A taskforce investigating allegations of sexual and other abuse in the defence force is receiving so many complaints it's been given an extra six months to complete its work.
New complaints to the taskforce's hotline had been building steadily since it opened last November, Defence Minister Stephen Smith told federal parliament on Thursday.
"In addition to the more than 1000 DLA Piper cases, the taskforce is receiving approximately 15 new matters per week through the hotline," the minister said.
At March 4, there had been 1041 complaints.
Some 781 were made by phone call and voicemail messages while 260 were sent by email.
There were 328 fresh claims of abuse.
Taskforce chairman, retired judge Len Roberts-Smith, told Mr Smith there was no realistic prospect of its work being completed within the initial 12-month term.
So the government has agreed to agreed to a six-month extension, with the taskforce now due to conclude its investigations by the end of May 2014.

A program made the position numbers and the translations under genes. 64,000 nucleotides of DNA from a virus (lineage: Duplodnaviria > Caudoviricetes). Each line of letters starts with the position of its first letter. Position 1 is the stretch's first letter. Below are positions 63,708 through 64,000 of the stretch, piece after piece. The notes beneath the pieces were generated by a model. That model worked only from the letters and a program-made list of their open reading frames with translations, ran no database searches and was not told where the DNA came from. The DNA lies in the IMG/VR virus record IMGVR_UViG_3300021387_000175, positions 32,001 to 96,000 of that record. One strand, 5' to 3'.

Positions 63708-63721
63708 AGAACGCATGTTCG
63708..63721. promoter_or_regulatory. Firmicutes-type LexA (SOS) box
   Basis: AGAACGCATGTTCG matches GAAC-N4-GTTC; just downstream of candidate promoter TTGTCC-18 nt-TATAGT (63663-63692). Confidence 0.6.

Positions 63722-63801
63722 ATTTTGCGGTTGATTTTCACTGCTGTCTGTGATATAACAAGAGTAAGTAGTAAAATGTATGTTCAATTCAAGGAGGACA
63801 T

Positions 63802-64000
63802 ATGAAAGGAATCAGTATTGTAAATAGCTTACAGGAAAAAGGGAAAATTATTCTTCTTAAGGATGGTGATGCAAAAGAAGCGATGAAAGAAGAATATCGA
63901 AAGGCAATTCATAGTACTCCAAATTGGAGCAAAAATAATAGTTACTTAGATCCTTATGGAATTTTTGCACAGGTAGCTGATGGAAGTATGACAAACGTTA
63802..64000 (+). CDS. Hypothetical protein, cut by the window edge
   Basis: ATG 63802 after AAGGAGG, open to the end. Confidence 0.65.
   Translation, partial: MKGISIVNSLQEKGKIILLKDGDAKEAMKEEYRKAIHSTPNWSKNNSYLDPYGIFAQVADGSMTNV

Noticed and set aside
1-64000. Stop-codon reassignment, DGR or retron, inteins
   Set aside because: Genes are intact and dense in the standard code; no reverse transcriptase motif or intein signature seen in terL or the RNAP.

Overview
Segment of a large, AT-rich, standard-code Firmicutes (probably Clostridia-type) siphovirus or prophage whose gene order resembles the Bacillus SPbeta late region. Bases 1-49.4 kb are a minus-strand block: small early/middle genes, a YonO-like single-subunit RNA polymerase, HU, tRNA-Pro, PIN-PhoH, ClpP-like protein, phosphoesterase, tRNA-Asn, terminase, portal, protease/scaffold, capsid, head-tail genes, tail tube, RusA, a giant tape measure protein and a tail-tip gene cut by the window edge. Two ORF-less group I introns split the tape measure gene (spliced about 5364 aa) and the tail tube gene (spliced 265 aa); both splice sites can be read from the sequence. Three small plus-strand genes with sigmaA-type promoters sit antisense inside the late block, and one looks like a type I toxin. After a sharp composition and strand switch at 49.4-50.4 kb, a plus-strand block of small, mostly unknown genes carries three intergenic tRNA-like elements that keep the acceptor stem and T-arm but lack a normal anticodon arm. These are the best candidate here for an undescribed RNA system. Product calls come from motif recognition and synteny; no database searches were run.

As well, there will be an end-of-May 2013 deadline for new allegations to be made.
The firm uncovered 775 plausible abuse allegations across every decade since the 1950s. The earliest related to events in 1951.
The Defence Abuse Response Taskforce is examining individual allegations, which if sufficiently substantiated could allow victims to claim up to $50,000 in compensation.
It is also considering whether a full royal commission is needed to address outstanding allegations at ADFA in the 1990s and allegations of sexual and other abuse of naval cadets at the former navy training centre, HMAS Leeuwin, which operated from 1960-84.
The taskforce said it appeared the abuse at Leeuwin occurred in the 1960s and 1970s.
"Much of the alleged bullying and violence appears to have been unreported," Mr Smith said.
Opposition defence personnel spokesman Stuart Robert said the coalition fully backed the inquiry.
"We are satisfied that the processes and procedures that have been put in place are appropriate and are working to the fullest extent possible," he said.